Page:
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The Question Of Scribal Exegesis At Qumran

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Chapter Summary

There is an idea abroad in Qumran scholarship that exegesis in Dead Sea sectarian literature is generically scribal. It is commonly supposed that scribes are responsible for the literary content of Dead Sea sectarian literature. The scribes of Qumran are deemed naturally to have been able to compare multiple copies of a work in their library or their scriptorium. The task of producing a working definition of a Second Temple Jewish scribe is complicated, firstly, by the existence of two distinct approaches to constructing ancient Jewish scribes, and secondly, by a general lack of distinction between scribes and copyists, that is, exegetes and mere technicians. A reasonable case can be made for the existence of a generically scribal exegesis in biblical manuscripts. The influential studies of Ann Matthews Martin and Emanuel Tov focus on surviving ancient scribal realia, that is, material manuscript copies preserving the vestiges of ancient writers work.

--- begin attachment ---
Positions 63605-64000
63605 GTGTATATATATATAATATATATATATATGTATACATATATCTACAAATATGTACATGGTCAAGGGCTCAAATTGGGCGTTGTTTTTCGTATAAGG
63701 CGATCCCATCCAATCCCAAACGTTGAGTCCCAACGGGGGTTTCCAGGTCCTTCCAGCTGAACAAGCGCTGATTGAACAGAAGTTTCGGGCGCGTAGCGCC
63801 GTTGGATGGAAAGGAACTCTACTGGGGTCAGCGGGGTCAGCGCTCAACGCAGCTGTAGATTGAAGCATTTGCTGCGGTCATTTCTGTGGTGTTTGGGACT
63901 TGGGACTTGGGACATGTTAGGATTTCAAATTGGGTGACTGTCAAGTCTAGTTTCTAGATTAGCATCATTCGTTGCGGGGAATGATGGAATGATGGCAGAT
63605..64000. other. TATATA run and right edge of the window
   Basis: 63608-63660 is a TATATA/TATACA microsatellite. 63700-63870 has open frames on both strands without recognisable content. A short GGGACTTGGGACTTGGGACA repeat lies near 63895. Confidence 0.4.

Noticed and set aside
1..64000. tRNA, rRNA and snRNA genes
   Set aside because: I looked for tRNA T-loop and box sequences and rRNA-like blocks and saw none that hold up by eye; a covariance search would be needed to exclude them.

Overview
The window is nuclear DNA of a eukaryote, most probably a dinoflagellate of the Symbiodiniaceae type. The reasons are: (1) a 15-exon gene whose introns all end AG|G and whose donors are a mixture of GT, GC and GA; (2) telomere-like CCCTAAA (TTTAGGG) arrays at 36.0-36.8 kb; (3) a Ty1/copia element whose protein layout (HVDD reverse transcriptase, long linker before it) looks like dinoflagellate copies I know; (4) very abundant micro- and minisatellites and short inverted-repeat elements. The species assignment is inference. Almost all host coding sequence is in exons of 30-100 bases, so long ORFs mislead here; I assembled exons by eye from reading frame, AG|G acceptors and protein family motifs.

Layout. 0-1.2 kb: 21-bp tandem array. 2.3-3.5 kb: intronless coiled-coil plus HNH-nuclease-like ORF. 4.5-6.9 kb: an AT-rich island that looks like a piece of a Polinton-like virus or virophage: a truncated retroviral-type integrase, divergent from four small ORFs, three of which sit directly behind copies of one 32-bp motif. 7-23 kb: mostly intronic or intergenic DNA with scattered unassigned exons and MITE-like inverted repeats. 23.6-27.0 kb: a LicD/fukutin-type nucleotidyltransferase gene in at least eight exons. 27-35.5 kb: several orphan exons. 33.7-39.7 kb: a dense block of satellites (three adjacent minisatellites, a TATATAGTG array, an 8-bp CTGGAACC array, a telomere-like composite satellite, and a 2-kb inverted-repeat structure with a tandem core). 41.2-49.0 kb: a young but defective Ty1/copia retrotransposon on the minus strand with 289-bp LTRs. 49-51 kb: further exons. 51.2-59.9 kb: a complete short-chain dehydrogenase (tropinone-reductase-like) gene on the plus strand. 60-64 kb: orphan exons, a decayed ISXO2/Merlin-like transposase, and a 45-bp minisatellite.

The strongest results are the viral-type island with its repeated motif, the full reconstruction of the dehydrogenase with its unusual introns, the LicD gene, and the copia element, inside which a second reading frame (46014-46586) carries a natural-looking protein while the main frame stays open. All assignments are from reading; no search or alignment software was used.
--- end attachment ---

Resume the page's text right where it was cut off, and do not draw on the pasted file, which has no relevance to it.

Keywords: ancient Jewish scribes; ancient scribal realia; Dead Sea sectarian literature; Qumran scholarship; scribal exegesis



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